With S&P 500 earnings reporting mostly (98%) complete for Q3 2009, it's time for an update to the charts from Dividends, Earnings, and Stock Price Trends have Tracked the Great Depression.
The following chart compares the decline in twelve month trailing earnings and dividends since the stock market peaked in October 2007 to the same measures following the stock market peak in September 1929:
Earnings have dropped more rapidly than during the Great Depression (dramatically so if you count reported rather than operating earnings), but they appear to have begun a recovery much sooner than occurred back then. Trailing 12-month dividends are still falling slightly faster than during the Great Depression, which is particularly remarkable given how much more severe deflation was then compared to now. These trends underscore that contrary to some claims, this is no crisis of confidence!
Since dividend changes tend to lag earnings changes, rising earnings could mean dividends will level out and start increasing soon (and in fact the quarterly fall in dividends from Q2 to Q3 was small). However, if earnings are being over-reported thanks to factors such as relaxed accounting rules or optimistic loan loss assumptions, dividends should ultimately reveal the truth about underlying cash flows.
And while we should all hope that this recovery can be sustained, there is a significant probability (details of which I hope to discuss in a separate post) that this is a temporary upturn in a longer term depression. A renewed fall in GDP, persistent unemployment, and intensifying deflationary pressures would not be good news for any fledgling recovery in earnings and dividends.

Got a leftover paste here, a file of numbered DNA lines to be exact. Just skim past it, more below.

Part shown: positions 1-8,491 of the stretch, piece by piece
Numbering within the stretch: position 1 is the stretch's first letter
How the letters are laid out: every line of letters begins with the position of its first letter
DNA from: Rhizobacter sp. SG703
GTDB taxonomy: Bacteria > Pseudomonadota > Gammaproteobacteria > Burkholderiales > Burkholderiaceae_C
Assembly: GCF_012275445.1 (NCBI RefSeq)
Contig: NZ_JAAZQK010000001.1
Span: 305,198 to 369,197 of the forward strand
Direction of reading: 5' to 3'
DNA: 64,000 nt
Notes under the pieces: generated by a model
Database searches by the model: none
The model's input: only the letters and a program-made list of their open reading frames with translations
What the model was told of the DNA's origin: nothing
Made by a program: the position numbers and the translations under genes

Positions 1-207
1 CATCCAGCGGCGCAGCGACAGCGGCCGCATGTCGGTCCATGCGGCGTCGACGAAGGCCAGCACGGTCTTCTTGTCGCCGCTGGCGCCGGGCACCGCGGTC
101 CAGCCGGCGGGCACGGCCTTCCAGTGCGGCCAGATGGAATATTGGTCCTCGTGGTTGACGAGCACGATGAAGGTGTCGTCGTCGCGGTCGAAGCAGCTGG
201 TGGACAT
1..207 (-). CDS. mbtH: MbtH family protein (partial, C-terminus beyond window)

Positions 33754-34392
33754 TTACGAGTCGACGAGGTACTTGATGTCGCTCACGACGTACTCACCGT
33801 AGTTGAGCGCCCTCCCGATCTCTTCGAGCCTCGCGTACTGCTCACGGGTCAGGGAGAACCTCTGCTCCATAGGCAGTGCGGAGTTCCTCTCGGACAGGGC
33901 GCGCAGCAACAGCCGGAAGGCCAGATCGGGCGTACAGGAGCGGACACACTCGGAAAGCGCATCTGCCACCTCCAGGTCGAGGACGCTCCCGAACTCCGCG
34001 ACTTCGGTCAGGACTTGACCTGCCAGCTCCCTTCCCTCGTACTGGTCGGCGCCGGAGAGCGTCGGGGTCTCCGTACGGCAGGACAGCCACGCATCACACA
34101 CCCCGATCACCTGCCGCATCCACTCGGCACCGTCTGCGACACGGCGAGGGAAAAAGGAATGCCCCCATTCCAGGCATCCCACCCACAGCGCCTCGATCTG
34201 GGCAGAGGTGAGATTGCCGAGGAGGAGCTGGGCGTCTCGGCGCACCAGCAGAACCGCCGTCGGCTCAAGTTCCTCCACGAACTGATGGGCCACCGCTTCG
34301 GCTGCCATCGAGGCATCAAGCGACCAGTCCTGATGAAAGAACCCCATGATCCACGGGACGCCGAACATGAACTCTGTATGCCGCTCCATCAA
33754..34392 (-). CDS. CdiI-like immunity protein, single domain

Here is a chart comparing the dividend yield today with the Great Depression trend. Yields are much lower today and are trending down again despite the significant upward yield trend back then. So is this a genuine early economic recovery, or a sign that the modern stock market tends to be a capital-gain seeking momentum machine with little regard for underlying fundamentals? Yes, interest rates are low, but they were back then too, and David Rosenberg suggests most current corporate bond yields are a lot more attractive than yields of the same companies' stocks.
The next chart compares price/earnings ratios earnings during the Great Depression with today using reported earnings. There is no comparison.
It is clear that the market has accepted Wall Street's encouragement to ignore reported earnings when valuing stocks, so here is the same price/earnings chart using operating earnings (for the recent trend — the measure had not been invented back then):
The P/E ratio based on operating earnings has soared above 25 just as it did at a later stage during the Great Depression. I just wish I had more confidence that this was the start of an earlier sustainable recovery rather than a sign of the irrationality of markets and reckless myopia.
Note: All of these charts use Robert Shiller's monthly stock data (with a single representative stock price for each month), not daily prices.